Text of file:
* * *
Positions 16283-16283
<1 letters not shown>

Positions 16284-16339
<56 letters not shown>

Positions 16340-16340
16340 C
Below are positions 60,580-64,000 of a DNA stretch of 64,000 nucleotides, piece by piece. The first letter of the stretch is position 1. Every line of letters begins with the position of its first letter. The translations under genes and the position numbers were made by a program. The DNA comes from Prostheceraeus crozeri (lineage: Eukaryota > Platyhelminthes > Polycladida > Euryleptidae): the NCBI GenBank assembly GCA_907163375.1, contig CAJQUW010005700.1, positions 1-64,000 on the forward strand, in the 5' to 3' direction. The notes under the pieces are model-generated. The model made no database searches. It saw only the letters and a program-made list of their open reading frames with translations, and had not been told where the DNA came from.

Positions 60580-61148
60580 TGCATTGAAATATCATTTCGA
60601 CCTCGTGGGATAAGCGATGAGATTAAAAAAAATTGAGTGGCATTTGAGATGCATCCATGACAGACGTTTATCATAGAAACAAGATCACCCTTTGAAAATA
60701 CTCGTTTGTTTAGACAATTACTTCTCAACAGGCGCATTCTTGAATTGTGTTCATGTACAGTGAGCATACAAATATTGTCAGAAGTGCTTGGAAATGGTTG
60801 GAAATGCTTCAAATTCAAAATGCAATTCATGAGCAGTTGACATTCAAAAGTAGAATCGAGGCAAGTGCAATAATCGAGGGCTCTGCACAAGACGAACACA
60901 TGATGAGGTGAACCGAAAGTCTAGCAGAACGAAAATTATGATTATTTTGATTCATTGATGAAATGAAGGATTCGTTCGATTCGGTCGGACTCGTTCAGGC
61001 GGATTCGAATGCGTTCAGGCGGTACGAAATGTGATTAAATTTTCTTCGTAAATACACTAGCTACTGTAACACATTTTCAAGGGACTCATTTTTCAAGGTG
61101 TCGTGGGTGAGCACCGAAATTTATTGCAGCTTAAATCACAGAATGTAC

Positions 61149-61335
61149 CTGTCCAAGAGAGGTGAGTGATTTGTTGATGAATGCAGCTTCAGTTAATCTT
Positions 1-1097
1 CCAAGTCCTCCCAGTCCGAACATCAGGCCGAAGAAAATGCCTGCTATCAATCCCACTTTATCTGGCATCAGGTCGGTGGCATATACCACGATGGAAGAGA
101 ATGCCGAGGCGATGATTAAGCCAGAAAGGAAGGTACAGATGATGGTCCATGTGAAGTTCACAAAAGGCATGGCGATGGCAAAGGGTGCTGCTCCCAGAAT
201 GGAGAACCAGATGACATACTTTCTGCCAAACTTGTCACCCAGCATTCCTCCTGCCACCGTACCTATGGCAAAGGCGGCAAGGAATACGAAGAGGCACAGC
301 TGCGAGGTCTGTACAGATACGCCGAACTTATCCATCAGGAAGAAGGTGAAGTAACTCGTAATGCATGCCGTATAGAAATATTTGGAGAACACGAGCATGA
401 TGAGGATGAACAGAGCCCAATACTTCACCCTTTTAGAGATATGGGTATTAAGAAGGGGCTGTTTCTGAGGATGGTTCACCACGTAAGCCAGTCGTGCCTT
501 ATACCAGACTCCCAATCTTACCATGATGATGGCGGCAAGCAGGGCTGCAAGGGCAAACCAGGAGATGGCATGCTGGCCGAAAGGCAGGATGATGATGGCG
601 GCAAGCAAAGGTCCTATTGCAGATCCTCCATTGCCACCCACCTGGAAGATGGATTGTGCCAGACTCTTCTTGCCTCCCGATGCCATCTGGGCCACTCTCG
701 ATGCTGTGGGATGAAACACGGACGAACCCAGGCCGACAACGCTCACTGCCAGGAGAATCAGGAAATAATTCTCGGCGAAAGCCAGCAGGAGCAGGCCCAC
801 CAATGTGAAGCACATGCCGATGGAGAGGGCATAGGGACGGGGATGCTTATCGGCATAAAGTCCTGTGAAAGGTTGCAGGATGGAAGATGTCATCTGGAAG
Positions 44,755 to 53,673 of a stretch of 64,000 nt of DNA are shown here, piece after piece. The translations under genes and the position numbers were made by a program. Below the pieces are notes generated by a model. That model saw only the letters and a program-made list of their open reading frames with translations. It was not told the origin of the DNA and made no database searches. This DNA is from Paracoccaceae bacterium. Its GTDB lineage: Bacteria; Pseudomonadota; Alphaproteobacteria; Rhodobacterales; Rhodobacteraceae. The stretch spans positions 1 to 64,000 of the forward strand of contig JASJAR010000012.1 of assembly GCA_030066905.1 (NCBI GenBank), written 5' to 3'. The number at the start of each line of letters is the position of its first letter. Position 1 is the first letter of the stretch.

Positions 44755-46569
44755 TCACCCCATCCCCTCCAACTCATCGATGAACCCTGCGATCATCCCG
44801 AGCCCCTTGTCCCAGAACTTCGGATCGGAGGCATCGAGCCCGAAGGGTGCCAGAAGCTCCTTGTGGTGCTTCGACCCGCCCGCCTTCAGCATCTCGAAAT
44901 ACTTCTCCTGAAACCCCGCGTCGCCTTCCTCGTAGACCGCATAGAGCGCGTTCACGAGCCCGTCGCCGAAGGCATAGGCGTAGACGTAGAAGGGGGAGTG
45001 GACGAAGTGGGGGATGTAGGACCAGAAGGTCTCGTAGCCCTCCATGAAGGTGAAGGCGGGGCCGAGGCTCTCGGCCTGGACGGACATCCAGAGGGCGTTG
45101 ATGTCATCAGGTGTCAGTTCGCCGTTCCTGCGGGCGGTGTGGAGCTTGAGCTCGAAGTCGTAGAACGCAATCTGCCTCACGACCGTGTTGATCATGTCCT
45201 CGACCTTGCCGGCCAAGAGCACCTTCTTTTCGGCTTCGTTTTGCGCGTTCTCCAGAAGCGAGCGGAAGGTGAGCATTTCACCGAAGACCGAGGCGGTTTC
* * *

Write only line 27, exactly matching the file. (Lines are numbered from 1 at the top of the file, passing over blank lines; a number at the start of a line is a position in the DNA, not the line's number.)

801 CAATGTGAAGCACATGCCGATGGAGAGGGCATAGGGACGGGGATGCTTATCGGCATAAAGTCCTGTGAAAGGTTGCAGGATGGAAGATGTCATCTGGAAG